Neighborhood ‘superstars’ highlight community, business relationship in keeping streets safe

The message from Melanie J. Dressel, president and chief executive officer of Columbia Bank, was clear: “Safe Streets is good business.” Though the grammar appeared incorrect, Dressel’s statement was a play on words. She was referring to Safe Streets Campaign, an organization that empowers individuals, families, youth, neighborhoods, and organizations to create safe neighborhoods. Dressel was the keynote speaker at the organization’s 15th Anniversary Luncheon at the Tacoma Sheraton on Wednesday, an event that honored community volunteers who had worked to unite neighbors and businesses against crime.

“How do you sell Tacoma to businesses if the streets are not safe?” Dressel asked the crowd. “Local businesses have a vested interest in cleaning up Tacoma. Corporate leaders have to step up and take responsibility because the safety of our community has a direct impact on the quality of employees that businesses can bring to — and keep in — Tacoma.”

Dressel’s comments illustrated to the crowd that a safe community doesn’t simply impact residents and home-owners. It also impacts economic and business entities.

“We do business here,” she added, “our customers do business here, and our employees live here. Safe Streets is everyone’s business.”

The Safe Streets Superstars honored at the event included:

*Sue Burdyshaw — Blind since birth, Burdyshaw has helped to organize the Stewart Heights Neighborhood Coalition to clean up parks, launch a citizen patrol program, and host two National Night Out celebrations. She currently works as a community dispatcher, reporting emergencies and other issues to Safe Streets, Metro Parks Tacoma, and the Tacoma Police Department.

*Justin Madden — A member of the Youth Leading Change program, Madden helped plan the 2004 Youth Explosion event. He also formed the Teens Empowered Against Meth (TEAM) program.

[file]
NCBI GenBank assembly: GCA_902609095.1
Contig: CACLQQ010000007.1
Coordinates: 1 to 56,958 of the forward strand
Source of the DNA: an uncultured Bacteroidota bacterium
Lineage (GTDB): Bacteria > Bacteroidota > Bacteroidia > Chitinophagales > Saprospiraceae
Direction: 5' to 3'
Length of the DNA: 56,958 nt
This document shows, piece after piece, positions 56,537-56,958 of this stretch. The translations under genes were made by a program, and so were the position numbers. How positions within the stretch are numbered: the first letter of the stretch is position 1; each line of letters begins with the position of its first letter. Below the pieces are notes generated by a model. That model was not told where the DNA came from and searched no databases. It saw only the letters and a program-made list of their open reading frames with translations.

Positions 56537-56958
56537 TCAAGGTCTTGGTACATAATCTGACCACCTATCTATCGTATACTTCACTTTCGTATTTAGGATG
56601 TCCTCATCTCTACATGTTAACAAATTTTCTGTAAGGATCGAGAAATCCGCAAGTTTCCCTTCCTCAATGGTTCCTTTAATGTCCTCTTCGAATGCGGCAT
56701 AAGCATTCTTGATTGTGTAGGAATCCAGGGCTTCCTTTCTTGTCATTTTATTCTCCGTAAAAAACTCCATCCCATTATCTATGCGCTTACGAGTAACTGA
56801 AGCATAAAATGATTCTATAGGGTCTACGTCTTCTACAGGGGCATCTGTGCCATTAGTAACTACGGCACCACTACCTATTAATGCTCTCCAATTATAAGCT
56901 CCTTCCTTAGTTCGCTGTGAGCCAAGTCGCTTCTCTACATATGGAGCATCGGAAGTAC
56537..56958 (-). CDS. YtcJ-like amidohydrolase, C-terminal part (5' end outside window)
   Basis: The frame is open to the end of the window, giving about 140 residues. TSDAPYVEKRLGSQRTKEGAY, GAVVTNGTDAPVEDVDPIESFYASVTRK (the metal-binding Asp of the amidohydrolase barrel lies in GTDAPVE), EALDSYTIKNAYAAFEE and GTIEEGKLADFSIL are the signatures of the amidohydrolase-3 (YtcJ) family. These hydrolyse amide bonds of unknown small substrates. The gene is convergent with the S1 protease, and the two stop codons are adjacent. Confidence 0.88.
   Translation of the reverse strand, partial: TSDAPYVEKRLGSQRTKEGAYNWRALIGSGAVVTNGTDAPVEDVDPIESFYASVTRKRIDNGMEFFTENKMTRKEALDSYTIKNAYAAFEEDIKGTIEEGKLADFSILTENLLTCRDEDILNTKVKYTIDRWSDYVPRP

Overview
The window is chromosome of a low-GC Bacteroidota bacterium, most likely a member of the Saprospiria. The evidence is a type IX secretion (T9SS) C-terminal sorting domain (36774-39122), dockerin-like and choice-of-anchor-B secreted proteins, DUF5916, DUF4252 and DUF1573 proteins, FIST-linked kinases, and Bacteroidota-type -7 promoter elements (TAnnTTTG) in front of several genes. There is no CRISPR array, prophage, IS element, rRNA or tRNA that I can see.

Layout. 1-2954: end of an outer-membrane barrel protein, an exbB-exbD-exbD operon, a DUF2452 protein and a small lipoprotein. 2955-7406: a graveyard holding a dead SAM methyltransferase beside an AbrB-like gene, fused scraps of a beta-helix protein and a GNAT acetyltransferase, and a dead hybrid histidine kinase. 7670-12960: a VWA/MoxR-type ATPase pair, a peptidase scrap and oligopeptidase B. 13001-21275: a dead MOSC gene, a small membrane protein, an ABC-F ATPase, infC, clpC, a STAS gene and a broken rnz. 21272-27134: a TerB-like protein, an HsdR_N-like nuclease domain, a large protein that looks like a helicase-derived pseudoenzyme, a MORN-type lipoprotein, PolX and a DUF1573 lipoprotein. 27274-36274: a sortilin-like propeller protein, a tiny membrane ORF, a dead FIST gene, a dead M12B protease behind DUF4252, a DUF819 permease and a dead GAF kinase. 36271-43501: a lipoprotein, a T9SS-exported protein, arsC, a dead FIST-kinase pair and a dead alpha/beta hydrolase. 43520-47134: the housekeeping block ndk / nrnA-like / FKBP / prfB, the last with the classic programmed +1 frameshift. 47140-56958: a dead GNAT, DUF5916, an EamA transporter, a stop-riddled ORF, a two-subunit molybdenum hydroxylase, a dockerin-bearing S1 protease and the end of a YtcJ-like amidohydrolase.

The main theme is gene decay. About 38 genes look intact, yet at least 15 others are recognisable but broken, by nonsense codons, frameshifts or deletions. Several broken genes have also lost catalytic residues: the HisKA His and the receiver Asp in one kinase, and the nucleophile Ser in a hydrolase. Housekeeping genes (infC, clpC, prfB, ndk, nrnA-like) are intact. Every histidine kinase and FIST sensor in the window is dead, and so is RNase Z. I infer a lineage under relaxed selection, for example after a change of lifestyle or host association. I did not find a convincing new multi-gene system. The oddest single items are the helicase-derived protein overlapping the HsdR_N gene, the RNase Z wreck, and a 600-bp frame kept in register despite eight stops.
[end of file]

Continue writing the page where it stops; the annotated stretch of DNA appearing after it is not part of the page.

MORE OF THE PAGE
*John Pellessier –As part of the Gas Station Park project, Pellessier facilitated the installation of new crosswalks at 7 schools in South Pierce County. He also worked with Citizens for a Safe Tacoma to get drug paraphernalia sales outlawed in the city. He currently works with the Department of Corrections to help former inmates find appropriate living accommodations.

*Donna Fulton — As the manager of Cedars Apartments, Fulton worked with Safe Streets and the Lakewood Police Department to rid her property of drug dealers. Fulton is the vice president of the Pacific Neighborhood Association.

*Sherlisa Richie — A graduate of the Youth Leading Change program, Richie was active in the Anti-Smoking Outreach campaign. She also helped plan the 2004 Youth Explosion event.

*Mike Hayes — A Pierce County Deputy Neighborhood Patrol officer, Hayes was honored for his work with communities to form block-watch programs and share information about crime in neighborhoods.

“The single factor to help reduce crime in neighborhoods is ‘neighborliness,’” said Priscilla Lisicich, Executive Director of Safe Streets. “It’s a simple principle.”

Safe Streets has been serving Tacoma and Pierce County since 1989. The organization brings community and strategic partners together on problems and opportunities to build safe communities.

At the luncheon, Dressel pointed to Safe Streets as one factor for Tacoma’s present economic and development renaissance. “We would not be promoting Tacoma as the most livable city without Safe Streets,” she said.

To learn more about Safe Streets, visit